Since the 1960's we've known that this was coming. I finally understood what was happening in the mid-1980s. James Hansen realized the dangers much earlier and by 1988 was testifying before the US Congress, warning of what was coming. Pretty soon he began being vilified. Gag orders followed.
But the evidence kept piling up, and the people who profited from our energy intensive ways of life started worrying that they might lose money. So they took action.
|Estimated climate forcings between 1850 and 2000 (Photo credit: Wikipedia)|
I know from personal experience the kinds of stupidity that is being aimed at our scientists daily. Threats, rants, crazy stuff, many encouraged by media figures or "think tanks". But these scientists still persist, they continue, trying to keep us from collapsing our own civilization. Trying to keep the future bright.
|Merchants of Doubt (Photo credit: Wikipedia)|
When the world scientific establishment came out in a unified position that we absolutely had to do something to address the impending crisis, Michael Mann ended up directly in the line of fire, as did Phil Jones and Kevin Trenberth. The focus of hatred piled against them is a matter of public record.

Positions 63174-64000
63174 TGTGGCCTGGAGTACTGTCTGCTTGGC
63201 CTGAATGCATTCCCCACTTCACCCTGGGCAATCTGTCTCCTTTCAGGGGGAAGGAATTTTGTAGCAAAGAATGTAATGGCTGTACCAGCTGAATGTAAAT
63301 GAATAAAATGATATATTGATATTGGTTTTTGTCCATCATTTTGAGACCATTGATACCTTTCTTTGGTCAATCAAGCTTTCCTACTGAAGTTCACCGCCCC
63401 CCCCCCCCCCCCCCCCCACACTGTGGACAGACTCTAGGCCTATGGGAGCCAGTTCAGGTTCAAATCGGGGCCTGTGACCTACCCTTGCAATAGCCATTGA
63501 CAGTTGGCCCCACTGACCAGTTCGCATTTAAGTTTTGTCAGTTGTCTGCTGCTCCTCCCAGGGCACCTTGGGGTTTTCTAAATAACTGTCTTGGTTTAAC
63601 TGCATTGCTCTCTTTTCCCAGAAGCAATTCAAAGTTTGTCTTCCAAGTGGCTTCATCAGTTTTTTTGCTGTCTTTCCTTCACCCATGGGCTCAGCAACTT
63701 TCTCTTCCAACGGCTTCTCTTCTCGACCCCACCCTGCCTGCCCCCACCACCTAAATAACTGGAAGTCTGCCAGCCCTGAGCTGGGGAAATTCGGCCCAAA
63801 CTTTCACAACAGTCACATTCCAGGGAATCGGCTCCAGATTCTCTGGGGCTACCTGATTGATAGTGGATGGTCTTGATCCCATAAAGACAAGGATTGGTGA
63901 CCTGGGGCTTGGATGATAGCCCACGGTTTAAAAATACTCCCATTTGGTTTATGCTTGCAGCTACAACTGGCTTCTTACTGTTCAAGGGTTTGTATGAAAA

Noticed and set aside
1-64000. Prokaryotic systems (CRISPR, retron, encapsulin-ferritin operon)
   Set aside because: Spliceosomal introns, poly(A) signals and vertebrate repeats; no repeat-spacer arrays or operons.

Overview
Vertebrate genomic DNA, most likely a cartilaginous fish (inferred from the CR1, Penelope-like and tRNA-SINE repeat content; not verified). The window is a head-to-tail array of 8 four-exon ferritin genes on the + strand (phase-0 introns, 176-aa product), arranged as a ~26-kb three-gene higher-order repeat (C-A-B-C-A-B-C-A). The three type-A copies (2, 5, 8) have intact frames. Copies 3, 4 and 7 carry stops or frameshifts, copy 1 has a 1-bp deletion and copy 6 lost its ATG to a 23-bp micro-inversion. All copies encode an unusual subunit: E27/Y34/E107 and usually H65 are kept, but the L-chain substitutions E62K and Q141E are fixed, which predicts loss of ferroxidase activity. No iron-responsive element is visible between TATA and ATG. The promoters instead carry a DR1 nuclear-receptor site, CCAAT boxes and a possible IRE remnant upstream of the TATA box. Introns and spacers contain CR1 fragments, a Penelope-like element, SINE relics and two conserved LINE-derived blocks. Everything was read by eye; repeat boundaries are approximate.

Katharine Hayhoe had the temerity to be open, clear, and public about the facts, and even worked with her husband (an Evangelical leader) to help reconcile religious conflicts that were developing within their faith community. Name calling, harassment, and even some implied death threats suddenly arrived from people she had never met or even heard of prior to speaking out.
Philip Conkling at the Island Institute recently posted an article that describes the sorts of things these folks have had to put up with so far. It's a short, one might even say terse, summary of how large, rich businesses have reacted to perceived threats to their profits. His observations in "Rachel Carson, James Hanson and the Merchants of Doubt" provides a short, easily understood review of how some industries ("Corporate Persons" to some) react to scientific findings that will put a kink in their bottom line.
Mr. Conkling is a much better writer than I, so I recommend you visit the original blog postinghttp://www.workingwaterfront.com/articles/Rachel-Carson-James-Hanson-and-the-Merchants-of-Doubt/14951/. Once he's done explaining it to you, it will be easier to understand why he says: "The next time someone tries to convince you the science of climate change is uncertain, use your own senses—your eyes, nose and skin—and act on your own common sense."